A strong industrial sector and the rising sales of consumer gadgets and electronics devices has boosted China’s microcontroller (MCU) market.
According to IHS iSuppli, the boost has given the market the high it needs and as a result it is expected to reach $4.7 billion in revenue by 2015. This is up more than two-thirds from $2.8 billion in 2010.
Government plans designed to stimulate growth in the electronics business helped the China MCU market grow last last year by up 40 percent from the $1.9 billion in 2009.
This, plus other forms of support from Beijing, including a $600 billion investment in the country’s infrastructure and emerging technologies, subsidies for home appliances and automobiles and stimulus programs for green technology, will continue to help boost the industry.
And the government’s meddling has also had a positive effect on the global economic downturn of late 2008 and 2009 where the MCU industry faced a 12 percent decline.
However, IHS iSuppli said that China should not dwell on the past as currently the only way is up, thanks to upbeat prospects and the fact that the MCU market is “back on a path of solid expansion in the world’s most populous country.”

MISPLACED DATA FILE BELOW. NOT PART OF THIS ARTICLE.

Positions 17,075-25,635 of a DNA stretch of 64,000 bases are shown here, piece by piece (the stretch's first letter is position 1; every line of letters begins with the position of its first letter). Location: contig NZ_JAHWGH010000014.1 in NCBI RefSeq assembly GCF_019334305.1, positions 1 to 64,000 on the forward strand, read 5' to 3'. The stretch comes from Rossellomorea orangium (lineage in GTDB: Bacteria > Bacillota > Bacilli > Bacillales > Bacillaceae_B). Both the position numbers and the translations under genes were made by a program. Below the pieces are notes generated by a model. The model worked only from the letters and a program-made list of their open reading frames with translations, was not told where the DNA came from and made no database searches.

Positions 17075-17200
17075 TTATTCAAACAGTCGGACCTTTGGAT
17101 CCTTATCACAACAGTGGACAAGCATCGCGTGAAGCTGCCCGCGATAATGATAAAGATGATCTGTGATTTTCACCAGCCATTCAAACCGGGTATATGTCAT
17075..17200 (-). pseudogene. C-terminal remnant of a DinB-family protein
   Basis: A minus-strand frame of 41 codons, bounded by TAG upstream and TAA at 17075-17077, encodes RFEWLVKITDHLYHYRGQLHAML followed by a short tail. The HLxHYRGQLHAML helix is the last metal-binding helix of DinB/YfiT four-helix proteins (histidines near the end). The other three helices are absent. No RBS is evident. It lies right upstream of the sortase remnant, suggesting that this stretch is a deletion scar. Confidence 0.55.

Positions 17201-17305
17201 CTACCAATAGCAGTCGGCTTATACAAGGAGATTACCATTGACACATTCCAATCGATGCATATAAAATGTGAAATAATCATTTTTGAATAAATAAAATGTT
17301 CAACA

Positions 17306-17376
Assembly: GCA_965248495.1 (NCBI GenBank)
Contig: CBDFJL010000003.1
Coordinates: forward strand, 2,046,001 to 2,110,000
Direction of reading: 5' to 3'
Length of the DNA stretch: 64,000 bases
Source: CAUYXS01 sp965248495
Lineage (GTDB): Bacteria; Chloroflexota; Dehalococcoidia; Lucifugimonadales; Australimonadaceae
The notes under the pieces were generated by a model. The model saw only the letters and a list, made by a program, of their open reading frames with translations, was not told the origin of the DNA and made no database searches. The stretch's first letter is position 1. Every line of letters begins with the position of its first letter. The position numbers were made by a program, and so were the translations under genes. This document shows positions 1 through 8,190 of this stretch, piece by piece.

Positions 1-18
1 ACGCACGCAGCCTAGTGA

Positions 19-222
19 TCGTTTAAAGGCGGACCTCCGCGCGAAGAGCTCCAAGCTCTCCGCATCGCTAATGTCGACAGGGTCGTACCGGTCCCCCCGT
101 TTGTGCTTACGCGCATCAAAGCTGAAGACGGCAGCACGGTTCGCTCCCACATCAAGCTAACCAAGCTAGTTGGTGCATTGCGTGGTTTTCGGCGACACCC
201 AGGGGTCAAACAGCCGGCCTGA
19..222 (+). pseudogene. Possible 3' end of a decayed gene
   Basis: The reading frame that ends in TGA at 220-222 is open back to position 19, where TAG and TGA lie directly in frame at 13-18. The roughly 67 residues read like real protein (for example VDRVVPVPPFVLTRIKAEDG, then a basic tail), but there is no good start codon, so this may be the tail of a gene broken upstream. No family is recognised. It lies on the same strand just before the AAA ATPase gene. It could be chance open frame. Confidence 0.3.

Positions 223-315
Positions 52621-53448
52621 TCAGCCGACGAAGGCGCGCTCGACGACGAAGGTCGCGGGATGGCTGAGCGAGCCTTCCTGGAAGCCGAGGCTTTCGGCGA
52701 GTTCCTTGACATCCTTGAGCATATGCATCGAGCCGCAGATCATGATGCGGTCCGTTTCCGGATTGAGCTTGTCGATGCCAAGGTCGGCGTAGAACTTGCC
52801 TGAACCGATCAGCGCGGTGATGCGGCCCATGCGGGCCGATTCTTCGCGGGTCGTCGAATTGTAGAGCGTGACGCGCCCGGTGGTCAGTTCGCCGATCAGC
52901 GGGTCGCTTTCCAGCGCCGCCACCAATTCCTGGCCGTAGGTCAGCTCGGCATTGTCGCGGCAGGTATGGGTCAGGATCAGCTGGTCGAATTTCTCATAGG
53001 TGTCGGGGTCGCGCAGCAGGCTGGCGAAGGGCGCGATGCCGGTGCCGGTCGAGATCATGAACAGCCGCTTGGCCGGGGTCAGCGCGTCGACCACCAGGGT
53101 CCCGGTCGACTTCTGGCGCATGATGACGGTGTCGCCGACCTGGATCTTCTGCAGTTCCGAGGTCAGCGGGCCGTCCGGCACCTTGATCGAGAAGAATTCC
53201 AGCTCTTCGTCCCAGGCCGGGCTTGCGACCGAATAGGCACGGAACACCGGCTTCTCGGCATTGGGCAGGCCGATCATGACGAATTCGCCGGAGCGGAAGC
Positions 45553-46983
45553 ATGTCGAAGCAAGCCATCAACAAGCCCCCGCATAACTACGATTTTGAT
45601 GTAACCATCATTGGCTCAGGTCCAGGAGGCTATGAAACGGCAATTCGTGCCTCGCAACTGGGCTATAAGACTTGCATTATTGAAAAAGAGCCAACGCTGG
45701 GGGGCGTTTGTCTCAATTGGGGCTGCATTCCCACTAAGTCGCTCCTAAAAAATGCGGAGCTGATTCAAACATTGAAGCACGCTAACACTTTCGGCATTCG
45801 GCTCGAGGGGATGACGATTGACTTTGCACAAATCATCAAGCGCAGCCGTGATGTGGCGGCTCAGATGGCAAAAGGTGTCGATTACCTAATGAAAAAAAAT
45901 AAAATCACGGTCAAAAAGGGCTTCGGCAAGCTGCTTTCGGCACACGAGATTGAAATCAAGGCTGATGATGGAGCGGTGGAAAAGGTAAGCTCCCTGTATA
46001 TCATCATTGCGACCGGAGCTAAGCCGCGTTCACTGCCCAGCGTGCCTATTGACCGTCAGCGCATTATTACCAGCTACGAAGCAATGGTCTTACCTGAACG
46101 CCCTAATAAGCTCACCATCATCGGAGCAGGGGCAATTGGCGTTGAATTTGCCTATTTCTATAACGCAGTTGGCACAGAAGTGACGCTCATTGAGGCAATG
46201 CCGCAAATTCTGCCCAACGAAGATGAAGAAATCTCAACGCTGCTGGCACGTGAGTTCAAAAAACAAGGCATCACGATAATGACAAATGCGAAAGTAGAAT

The largest market for MCUs in China is the industrial sector. In 2010, MCU revenue in this segment amounted to $783 million. This was down to demand from manufacturers in the information management, data processing and communication space, while consumer electronics also surged to become the second largest segment.
Last year MCUs wormed their way into products such as home appliances, televisions, video game consoles and audio systems and they look set to remain – and push the market at a 10 percent compound annual growth rate (CAGR) during the next five years.
The industry that drove the fastest growing segment however was the automotive sector, with revenue rising 82 percent from 2009. In 2010, China’s auto market became the world’s largest region for vehicles, and the country emerged as an important base for producing automotive electronic devices, with 20 percent market share worldwide.
IHS iSuppli claims this sector will achieve a 16.5 percent CAGR from 2011 to 2015.
Others are well aware of how lucrative the microcontroller industry is, including ARM and STMicroelectronics. Back in October the latter launched a range of flash microcontrollers, which it said would help manufacturers increase performance at a cheaper price on their devices
And earlier this year ARM built on its range by announcing two strategic partnerships in the microcontroller (MCU) market with an aim to strengthen ties and develop on the technology.
First to get up close and personal with AMD was NXP, which already uses a number of ARM processors such as the Cortex-M0, Cortex-M3 and Cortex-M4 in its range of microcontrollers. And Fujitsu also got a look in with a bid by ARM to develop new technologies based on its Cortex processors.